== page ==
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                    Oscar Onyema, chief executive officer of the Nigerian Stock Exchange predicts that although 2016 would be challenging for the capital market, there are prospects that government’s economic blueprint would restore investor confidence, writes Dike Onwuamaeze.

        The Chief Executive Officer of the Nigerian Stock Exchange (NSE), Mr. Oscar Onyema has predicted that 2016 would be a challenging year for the Nigerian capital market and the country’s economy. His prediction stemmed from the fact that the downturn from the 2015 has continued and appeared to be even getting worse, in this first quarter of 2016. Already, the equities market capitalization has gone down from N9.851 trillion as at December 31, 2015 to N7.957 trillion as at January 20, 2016. This implies that the market lost within the first 20 days of this year as much as it lost in the last eight months of 2015.

This is a clear indication that equities market of the exchange is crashing. Although no one is talking seriously about it, the fact is that the market lost N3.533 trillion between January 2, 2015, and January 20, 2016. It opened trading on January 2, 2015 at N11.490 trillion and closed at N7.957 trillion on January 20, 2016. Similarly, the all share index (ASI) which opened trading on January 2, 2015 at 34,657.15 closed at 23,136.78 on January 20, 2016.

Moreover, all the major indices of the exchange, except the bonds market capitalization, performed negatively in 2015. For instance, the equities market capitalization in Naira dropped by 14.19 (it dropped by 19.86 percent in dollar equivalent). Likewise, total volume equities and total value turnover of equities fell by 14.40 percent and 28.78 percent respectively. In addition, average daily volume and average daily value of equities declined by 14.05 percent and 28.52 percent respectively. Value of new issues also dropped by 44.93 percent.

Speaking during the NSE 2015 Market Recap and Outlook for 2016, Onyema linked the declining fortune of the exchange to events in the global economy, especially as it pertained to the commodity market. “I will actually be more worried if our index is going up because it would show a decoupling between the exchange and the economy,” Onyema said.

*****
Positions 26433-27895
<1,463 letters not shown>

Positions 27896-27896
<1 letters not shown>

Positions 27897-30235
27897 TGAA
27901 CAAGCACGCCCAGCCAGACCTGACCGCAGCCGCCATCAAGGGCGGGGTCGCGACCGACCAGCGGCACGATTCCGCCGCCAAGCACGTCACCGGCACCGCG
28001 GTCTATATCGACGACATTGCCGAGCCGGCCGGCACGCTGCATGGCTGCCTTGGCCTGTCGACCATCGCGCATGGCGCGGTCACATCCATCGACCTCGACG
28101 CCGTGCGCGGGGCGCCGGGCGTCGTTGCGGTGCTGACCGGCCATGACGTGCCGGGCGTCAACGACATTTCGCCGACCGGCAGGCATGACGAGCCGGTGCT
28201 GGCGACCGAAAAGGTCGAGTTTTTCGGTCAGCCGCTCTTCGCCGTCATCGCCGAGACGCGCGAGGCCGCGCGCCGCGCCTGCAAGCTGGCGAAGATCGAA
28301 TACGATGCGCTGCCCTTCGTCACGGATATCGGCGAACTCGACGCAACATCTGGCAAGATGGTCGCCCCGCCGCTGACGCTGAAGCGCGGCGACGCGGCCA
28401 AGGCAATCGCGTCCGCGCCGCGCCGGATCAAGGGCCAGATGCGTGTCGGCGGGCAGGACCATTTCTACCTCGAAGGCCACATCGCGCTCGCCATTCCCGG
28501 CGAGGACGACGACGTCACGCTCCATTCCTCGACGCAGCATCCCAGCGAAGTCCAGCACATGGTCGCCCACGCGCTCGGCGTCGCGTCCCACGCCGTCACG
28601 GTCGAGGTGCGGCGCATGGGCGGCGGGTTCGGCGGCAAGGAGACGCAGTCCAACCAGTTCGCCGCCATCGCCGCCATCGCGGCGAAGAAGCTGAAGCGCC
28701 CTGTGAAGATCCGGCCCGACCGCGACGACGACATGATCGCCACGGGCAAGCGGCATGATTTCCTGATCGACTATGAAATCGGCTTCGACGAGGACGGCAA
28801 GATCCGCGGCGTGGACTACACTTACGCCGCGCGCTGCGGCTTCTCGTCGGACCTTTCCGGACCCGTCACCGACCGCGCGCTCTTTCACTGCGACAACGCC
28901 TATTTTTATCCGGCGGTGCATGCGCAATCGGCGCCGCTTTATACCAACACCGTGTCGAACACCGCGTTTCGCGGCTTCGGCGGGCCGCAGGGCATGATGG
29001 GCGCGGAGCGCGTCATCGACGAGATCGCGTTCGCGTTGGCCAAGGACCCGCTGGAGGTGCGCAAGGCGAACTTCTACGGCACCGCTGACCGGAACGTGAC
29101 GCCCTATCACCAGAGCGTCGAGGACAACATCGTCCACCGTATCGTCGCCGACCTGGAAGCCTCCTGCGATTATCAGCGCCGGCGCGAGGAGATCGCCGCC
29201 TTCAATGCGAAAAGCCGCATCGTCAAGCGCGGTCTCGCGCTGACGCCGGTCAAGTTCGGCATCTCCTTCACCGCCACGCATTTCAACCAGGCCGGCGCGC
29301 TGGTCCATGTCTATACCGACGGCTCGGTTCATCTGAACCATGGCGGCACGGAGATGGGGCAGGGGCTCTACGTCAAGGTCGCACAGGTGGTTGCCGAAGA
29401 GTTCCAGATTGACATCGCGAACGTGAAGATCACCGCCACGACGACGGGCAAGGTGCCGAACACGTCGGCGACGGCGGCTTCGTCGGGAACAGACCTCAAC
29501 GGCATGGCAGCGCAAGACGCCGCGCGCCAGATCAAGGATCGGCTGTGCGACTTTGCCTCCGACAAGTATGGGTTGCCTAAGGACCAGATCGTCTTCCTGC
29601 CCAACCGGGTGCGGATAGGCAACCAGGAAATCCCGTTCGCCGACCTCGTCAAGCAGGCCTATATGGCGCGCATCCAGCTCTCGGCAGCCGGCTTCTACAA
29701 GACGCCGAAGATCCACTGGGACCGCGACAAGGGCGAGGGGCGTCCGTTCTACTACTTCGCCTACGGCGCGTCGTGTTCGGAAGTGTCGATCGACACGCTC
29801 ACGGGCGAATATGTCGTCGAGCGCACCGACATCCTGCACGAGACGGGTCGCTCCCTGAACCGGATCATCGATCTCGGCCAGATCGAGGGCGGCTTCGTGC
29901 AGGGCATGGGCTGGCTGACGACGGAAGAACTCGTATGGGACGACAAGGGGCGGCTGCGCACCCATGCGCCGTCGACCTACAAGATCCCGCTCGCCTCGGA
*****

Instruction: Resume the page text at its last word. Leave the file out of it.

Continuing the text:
Indeed, 2015 was an uneasy year for the NSE. According to Onyema, the year began with the continued depreciation of the Naira against the Dollar and uncertainty around the direction of economic policies, which fueled an already prevalent bearish sentiment in the Nigerian capital market. This resulted to a significant drop in the ASI, which fell by 17.4 percent in 2015. He attributed this “to a combination of aforementioned factors including political risk, currency volatility and uncertainty in global crude oil prices.”

The worst hit was the NSE Banking index, which crashed by 23.6 percent. It was followed by NSE 30 Index that lost 17.6 percent during the year under review.

However, the NSE bond market recorded increased activities in 2015. Its capitalization increased by 32.7 percent to hit N7.14 trillion as many corporate organizations turned to the bond market to borrow N112 billion in seven new listings. Majority of these new listings were from the financial services sector. Also, the federal and state governments raised N76.5 billion and N35.8 billion respectively from the Nigeria debt capital market.

Onyema, who was apparently satisfied with the positive developments in the bond market, enthused that the NSE would play a major role in financing the federal government’s budget deficit in 2016. He said that “the capital market has an opportunity to effectively finance the Federal Government’s proposed budget deficit for 2016 and the implementation of its Medium Term Expenditure Framework.”

He also anticipated the return of investors who had remained on the sidelines throughout the last year. This was predicated upon return of investor confidence, which would be buoyed by effective implementation and communication of government’s economic blueprint; credibility in monetary policy stands; improved security and relative stability in the macro economy. “The NSE will focus on executing its strategy in order to continue to provide a credible platform for financing the economy. We intend to intensify engagement efforts with the Federal Government.” Three top priorities of the exchange in 2016 are the demutualization of the NSE, establishment of derivatives market and the monetization of the market services suite.

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